Isa Genzken (Hauser & Wirth, W1S)

Psychogeography (the effect of a geographical location on the emotions and behaviour of an individual) and appropriation (using pre-existing objects in art with little transformation of the original) are currently at the core of my practice, so it is encouraging to see artist Isa Genzken articulate these schools of thought so proficiently in the centrepiece of her solo show at Hauser & Wirth, a curation which explores the abstracted window.

The work in question, Untitled (2018), uses fifteen windows appropriated from an aeroplane as well three rows of seats. The layout of these objects emulates the original setup as it would be in an aircraft, consequently distorting the viewers sense of setting.

A window, in its primitive sense, is the threshold between interior and exterior spaces. The windows primary purpose, the reason for its inception, is to act as an aperture for fresh air and sunlight. As seen in society, the window can develop a linear narrative if desired – using curtains, one is able to covertly pry upon the on goings of the external while the internal remains protected. This use of the window is explored in Alfred Hitchcock’s film ‘Rear Window’ (1954), in which professional photographer Jeff, who is stuck in his apartment and recuperating from a broken leg, begins to spy on his neighbours.

One of my favourite artists, Clare Strand, theorizes on table skirting, which, like window curtains, can be used to “conceal, to trick and to cover up flaws… all things that photography is very efficient in”. I include Strand’s observation here due to its relevance in regard to Untitled (2018), where the aeroplane windows are subverted by being hung on the wall like paintings and subsequently are looked at, instead of through. Like table skirting and like a photograph, the windows are now just a collection of surfaces. They have been removed of their function, like so many other appropriated artworks (Warhol’s ‘Brillo Box’, for example). In this way, the window is now an article rather than an apparatus, it is no longer a means to an end, it is the view – the final destination.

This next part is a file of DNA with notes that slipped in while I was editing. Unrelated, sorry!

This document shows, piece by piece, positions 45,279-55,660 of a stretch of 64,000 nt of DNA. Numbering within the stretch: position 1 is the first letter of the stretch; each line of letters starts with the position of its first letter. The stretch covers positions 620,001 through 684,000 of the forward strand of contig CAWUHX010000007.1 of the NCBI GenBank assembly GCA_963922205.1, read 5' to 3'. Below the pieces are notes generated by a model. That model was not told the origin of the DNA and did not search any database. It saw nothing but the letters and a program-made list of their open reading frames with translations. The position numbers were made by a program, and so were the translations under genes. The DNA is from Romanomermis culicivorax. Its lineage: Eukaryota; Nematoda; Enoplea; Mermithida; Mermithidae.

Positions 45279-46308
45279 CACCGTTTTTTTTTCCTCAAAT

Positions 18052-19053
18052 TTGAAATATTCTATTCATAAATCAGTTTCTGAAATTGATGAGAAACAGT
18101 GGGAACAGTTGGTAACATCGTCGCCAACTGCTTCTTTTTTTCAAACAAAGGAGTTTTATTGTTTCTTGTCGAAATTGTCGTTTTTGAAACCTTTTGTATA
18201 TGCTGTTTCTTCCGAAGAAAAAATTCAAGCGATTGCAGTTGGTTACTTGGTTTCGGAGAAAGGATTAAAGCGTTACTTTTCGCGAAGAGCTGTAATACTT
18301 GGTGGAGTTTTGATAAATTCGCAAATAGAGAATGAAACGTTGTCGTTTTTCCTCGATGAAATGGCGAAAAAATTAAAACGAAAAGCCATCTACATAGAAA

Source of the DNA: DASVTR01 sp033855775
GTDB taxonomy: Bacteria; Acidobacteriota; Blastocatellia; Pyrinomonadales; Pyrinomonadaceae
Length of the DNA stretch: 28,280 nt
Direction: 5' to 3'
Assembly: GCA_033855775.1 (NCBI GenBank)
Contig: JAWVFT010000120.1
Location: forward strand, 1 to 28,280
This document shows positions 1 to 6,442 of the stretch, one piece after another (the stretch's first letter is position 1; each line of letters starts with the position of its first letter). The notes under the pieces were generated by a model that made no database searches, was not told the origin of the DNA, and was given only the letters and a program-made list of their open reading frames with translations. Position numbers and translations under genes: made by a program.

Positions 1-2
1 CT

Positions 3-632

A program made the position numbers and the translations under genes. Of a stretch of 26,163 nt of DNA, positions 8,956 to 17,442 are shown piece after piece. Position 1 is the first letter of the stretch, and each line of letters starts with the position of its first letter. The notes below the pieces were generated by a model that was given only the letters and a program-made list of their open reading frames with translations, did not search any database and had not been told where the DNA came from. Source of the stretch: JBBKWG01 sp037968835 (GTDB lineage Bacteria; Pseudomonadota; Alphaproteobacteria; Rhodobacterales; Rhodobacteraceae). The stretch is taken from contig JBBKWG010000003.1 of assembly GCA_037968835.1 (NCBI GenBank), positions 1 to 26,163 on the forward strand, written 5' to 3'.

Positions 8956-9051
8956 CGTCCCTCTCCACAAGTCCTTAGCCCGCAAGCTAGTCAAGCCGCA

However, surely this lengthy scrutiny of mine is self-contradictory and would suggest that Genzken’s windows are not the final destination, as they justify their role as art by allowing for such extensive philosophizing and self-reflection on ones understanding of the window. Perhaps these aeroplane windows on the wall are, once again, a means to an end; catalysts for contemplation. This idea of the window and the view representing free thought is discussed by myself here in a comparison between the work of Lucio Fontana (particularly ‘Spatial Concept’) and E. M. Forster’s novel ‘A Room with a View’.

‘Fresh Widow’ (1920) by Marcel Duchamp can also be interpreted as an obstructed window that allows for self-reflection, metaphorically but also literally - when Duchamp commissioned this piece, he insisted that the black leather 'should be shined every day like shoes' (Duchamp quoted in D'Harnoncourt and McShine, p.291).